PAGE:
History of 1987 Stock Market Crash

On October 19, 1987 the stock market in the U.S. along with the associated futures and options market crashed with the S\&P 500 stock market index falling about 20 percent (A considerably large percentage fall). The causes of concern were the severity and swiftness of the market decline and the weakness of the trading systems as they were stretched and came close to breaking in extreme conditions. This was of course exuberated by the decline in the prices. There was also a considerable lack of uncertainty in obtaining information.

This article gives a brief on the background of the crisis, the events that led to it and the actions taken by the Federal Reserve to help calm down the markets and restore investor sentiment.

Firstly let us look at the market conditions that prevailed before the crash. Prior to the crash the stock market had posted very healthy gains. Price increases outpaced earnings growth resulting in over-valuation and inflated price-to-earnings ratios. Two other factors that contributed to price trend increase had been the influx of new investors notably pension funds and favorable tax treatments given to finance corporate buyouts. The market was also employing the use of program trading strategies. There were broadly two strategies that were used: Portfolio Insurance and Index Arbitrage. Very briefly a program trading strategy is one that employs computer models to trade large amounts of stock when certain conditions have been met.

Portfolio insurance method involves computing optimal stock-to-cash ratios at various market prices and limit losses investors face in a declining market.  By buying stock index futures in a rising market and selling them in a falling market, portfolio insurers could provide protection against losses from falling equity prices without trading stocks. As portfolio insurers did not continually update the analysis about the optimal portfolio of stock and cash holdings there were concerns that this could lead to many investors selling stocks and futures simultaneously.

Index Arbitrage strategies involve exploring the arbitrage opportunities between the value of the stocks in an index and the values of the stock-index-futures contracts.

In the months that led up to crash the macro-economic outlook became less certain with interest rates rising globally. This increase in interest rates was due to a growing U.S trade deficit and a decline in the value of the dollar leading to concerns about inflation.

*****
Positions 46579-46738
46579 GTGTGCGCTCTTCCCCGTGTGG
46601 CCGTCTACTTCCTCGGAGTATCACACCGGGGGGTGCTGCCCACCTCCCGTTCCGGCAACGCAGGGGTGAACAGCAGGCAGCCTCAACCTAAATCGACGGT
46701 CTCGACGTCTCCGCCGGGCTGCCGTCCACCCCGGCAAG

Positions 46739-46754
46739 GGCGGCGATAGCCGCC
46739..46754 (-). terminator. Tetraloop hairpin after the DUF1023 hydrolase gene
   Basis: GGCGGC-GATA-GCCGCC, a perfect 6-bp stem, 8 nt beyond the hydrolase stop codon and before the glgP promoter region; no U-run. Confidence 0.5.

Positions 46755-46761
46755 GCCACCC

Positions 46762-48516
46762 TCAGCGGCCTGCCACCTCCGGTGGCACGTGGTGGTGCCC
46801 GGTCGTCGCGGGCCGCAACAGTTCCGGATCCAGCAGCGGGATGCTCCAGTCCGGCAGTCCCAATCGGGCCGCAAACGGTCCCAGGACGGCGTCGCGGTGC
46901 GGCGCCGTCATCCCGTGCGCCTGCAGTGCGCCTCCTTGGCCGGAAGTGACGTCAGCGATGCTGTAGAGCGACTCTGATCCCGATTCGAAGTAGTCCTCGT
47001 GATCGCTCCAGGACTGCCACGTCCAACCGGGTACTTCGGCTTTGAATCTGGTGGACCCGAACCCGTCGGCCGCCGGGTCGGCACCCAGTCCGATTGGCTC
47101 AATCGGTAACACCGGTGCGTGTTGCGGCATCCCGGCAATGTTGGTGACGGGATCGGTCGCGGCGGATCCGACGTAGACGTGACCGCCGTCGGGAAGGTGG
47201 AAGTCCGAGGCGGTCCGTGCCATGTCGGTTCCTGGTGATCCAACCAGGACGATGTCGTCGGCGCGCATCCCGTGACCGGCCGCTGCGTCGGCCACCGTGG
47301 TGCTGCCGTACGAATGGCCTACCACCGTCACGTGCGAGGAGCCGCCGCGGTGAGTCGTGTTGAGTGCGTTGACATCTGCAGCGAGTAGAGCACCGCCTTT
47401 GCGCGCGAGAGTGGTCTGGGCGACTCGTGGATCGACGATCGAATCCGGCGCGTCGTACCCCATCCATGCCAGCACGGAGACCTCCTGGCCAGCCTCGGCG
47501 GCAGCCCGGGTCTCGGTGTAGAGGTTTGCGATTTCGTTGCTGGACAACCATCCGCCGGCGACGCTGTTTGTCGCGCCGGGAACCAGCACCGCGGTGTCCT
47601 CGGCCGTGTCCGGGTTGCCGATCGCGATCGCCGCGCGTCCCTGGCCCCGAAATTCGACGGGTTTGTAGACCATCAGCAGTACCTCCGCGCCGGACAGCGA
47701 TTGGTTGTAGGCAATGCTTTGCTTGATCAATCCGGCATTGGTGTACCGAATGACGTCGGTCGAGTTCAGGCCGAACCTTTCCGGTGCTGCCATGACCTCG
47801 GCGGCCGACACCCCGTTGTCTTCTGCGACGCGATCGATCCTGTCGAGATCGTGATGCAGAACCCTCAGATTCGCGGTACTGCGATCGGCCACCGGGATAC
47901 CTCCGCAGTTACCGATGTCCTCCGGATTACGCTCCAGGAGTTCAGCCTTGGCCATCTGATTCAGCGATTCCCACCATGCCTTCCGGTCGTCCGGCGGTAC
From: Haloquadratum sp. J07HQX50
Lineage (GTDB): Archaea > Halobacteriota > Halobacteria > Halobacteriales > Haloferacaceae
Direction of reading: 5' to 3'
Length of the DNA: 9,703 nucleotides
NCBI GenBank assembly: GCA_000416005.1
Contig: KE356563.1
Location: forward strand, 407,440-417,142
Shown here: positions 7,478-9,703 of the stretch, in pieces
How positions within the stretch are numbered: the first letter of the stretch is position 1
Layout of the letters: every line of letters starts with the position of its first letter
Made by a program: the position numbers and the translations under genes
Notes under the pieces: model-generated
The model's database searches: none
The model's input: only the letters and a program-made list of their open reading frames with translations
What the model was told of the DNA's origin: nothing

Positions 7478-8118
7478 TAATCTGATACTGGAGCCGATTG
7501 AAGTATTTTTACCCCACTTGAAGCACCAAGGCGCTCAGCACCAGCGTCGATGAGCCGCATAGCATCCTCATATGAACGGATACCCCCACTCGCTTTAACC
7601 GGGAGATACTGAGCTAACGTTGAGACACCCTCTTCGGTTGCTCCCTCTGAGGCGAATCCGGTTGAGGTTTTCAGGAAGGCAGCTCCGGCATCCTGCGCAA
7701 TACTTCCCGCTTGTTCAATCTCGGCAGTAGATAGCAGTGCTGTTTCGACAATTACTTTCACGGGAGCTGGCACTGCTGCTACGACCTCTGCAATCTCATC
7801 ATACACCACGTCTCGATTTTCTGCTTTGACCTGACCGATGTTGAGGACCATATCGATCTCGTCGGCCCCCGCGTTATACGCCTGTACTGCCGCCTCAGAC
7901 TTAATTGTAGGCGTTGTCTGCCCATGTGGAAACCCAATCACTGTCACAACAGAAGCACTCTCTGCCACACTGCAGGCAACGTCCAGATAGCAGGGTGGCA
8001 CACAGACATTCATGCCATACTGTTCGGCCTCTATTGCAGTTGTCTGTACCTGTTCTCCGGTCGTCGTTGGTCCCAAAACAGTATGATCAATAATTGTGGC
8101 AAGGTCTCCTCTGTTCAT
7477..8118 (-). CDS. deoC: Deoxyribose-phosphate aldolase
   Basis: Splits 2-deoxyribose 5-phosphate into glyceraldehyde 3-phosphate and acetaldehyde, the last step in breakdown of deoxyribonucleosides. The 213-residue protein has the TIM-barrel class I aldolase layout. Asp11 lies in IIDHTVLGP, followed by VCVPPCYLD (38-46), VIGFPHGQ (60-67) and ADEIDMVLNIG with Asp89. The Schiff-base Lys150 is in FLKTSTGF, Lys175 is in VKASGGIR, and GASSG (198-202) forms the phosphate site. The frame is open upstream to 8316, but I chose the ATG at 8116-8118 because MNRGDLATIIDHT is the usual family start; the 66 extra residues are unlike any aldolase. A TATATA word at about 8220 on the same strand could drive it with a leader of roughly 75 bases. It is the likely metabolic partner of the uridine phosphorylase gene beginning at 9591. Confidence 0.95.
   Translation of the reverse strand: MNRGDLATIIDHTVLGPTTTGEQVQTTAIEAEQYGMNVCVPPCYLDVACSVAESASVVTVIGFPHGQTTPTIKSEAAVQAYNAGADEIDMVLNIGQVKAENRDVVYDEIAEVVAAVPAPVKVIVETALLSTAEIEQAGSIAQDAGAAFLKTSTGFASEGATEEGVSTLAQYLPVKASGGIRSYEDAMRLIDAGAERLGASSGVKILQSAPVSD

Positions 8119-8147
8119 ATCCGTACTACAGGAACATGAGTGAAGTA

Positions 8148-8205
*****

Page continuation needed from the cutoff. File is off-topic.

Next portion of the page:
The timeline of the crash is as follows:

Wednesday, October 14 – Friday October 16 1987

On Wednesday two events precipitated the decline in the stock market. The first was the filing of legislation by the Ways and Means Committee of the US House Of Representatives to eliminate tax benefits associated with financing mergers. Second the Commerce Department announced that the Trade Deficit for August was notably above expectations. This resulted in a decline in the value of the dollar and increase in the interest rates. On Thursday the decline continued which was primarily attributed to anxiety especially among the pension funds and institutional investors. The decline continued on Friday as anxiety was augmented by technical factors, primarily relating to many stock index options expiring on Friday and the difficulty into rolling over the positions into new contracts for hedging purposes. More investors sold futures contracts as a hedge against the falling stocks which led to a price discrepancy between the value of stock index in the futures market and the value of stocks on the NYSE, which was taken advantage of by Index Arbitrage traders causing a further downward pressure on the NYSE. By the end of the day on Friday, markets had fallen considerably, with the S\&P 500 down over nine percent for the week which left the Portfolio Insurers with  an overhang and the models suggested they should sell more stocks or futures contracts. The futures contracts were already experiencing a heavier than usual volumes.

This content is for paid members only.

Join our membership for lifelong unlimited access to all our data science learning content and resources.